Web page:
The overall performance of (1-3)-β-D-Glucan (BDG) when testing serum for the detection of IFD, other than PCP, as determined by meta-analysis generated sensitivity/specificity of 77%/85%, respectively. The sensitivity of BDG detection for the diagnosis of PCP is improved (>90%), but less so in the HIV-negative patient. On the basis of its high, negative predictive value, the National Institute for Clinical Excellence (NICE) has recommended that negative Fungitell BDG results are sufficient to exclude IFD.
A recent Cochrane review on the performance of assays for the detection of BDG demonstrated the following: Findings of Cochrane review: performance when diagnosing IFD in the ICU and cancer patients were similar, yet **significant variability** in both sensitivity (ICU range: 27-100%; Cancer range: 33-100%) and specificity (ICU range: 20-94%; Cancer range: 0-100%) was evident between studies. Performance for the detection of invasive candidiasis generated sensitivity/specificity of 81%/64%, respectively, with performance similar in neonates (Se/Sp: 89%/60%). Performance for the detection of BDG in relation to IFD in haematology patients was similar (Se/Sp: 80%/63%)
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Due to the presence of commensal Candida species and other potential fungal colonisers, BDG testing of respiratory samples is not recommended due to significant false positivity. All positive BDG results should be interpreted in clinical context and with an understanding of the potential specificity issues.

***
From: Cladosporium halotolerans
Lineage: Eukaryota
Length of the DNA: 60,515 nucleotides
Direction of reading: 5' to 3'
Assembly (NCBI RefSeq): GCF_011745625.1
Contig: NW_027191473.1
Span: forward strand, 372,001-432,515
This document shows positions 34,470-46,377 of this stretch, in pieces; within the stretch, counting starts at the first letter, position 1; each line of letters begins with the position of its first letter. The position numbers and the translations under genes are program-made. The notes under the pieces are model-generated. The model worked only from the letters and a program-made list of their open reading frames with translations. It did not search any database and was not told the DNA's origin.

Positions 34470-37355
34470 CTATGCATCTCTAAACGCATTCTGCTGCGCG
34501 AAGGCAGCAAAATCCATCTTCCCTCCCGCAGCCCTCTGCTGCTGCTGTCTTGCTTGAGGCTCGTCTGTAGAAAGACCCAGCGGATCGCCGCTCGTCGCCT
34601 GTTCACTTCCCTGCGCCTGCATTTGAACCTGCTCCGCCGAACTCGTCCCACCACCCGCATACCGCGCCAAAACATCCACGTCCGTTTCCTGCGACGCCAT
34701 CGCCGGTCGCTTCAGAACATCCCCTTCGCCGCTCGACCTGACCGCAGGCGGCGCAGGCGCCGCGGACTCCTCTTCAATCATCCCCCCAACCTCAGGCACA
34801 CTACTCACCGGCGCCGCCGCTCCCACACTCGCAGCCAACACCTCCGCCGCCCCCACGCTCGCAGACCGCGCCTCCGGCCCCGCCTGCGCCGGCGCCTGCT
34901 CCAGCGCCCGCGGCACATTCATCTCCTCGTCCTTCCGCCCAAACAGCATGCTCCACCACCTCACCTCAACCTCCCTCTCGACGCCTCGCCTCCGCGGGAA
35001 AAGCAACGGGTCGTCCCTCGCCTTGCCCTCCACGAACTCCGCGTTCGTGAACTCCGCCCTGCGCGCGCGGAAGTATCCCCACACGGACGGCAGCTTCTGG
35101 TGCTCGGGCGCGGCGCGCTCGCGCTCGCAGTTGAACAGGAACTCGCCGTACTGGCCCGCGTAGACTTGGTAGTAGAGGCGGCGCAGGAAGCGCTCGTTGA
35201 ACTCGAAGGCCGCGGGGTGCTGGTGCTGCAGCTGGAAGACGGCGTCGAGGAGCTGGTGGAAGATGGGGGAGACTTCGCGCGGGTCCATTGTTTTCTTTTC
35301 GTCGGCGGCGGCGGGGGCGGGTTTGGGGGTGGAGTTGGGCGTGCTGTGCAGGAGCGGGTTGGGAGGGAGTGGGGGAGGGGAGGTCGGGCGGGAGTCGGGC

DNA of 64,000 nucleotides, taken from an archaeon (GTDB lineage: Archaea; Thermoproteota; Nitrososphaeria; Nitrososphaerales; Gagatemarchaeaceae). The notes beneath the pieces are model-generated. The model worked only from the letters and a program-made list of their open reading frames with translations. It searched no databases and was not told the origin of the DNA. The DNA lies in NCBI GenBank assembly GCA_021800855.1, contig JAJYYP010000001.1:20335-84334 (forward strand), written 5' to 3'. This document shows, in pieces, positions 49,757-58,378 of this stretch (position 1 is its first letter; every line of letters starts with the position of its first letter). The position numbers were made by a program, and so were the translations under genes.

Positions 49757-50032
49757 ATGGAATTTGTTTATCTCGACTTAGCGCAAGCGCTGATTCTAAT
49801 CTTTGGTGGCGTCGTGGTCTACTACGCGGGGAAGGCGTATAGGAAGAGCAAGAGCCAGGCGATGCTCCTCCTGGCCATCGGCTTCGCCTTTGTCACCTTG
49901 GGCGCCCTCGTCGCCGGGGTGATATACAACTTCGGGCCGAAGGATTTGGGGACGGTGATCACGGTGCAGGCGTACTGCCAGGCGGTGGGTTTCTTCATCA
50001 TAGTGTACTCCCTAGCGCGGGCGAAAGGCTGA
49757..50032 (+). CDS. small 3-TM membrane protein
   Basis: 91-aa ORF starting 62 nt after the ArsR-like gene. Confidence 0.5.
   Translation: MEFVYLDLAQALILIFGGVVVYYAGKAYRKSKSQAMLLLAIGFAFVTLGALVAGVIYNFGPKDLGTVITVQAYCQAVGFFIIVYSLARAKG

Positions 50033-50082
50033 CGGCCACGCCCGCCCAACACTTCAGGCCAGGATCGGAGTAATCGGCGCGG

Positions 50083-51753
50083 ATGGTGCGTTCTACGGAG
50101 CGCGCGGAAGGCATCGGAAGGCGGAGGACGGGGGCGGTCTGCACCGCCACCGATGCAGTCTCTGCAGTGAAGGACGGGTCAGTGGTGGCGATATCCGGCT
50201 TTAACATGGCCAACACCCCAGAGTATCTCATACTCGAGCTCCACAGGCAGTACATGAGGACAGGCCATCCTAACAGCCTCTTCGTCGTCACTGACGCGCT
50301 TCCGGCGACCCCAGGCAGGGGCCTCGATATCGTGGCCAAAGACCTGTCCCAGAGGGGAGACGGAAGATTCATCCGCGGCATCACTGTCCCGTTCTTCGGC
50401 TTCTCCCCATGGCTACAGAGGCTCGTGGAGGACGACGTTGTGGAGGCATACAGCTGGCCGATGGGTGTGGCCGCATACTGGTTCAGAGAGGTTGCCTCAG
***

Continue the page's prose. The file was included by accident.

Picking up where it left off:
Combining multiple biomarkers enhances confidence when excluding infection, but conversely the presence of multiple positive biomarker results significantly improves specificity for confirming a diagnosis. For the diagnosis of IA various clinical trials have supported the combined used of GM-EIA and Aspergillus PCR, and a meta-analysis of this combined approach generated sensitivity and specificity of 99% and 98%, respectively.

By combining BDG serum testing with PCP PCR of upper respiratory tract samples, a diagnosis of PCP can be confidently achieved or excluded without the need to obtain invasive, deep respiratory samples. The combined strategy for the optimal diagnosis of IC is currently being determined by the A-STOP trial. To read more about this trial please click on the links in the see also section below.

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Fungal Diagnostics in Critically Ill Patients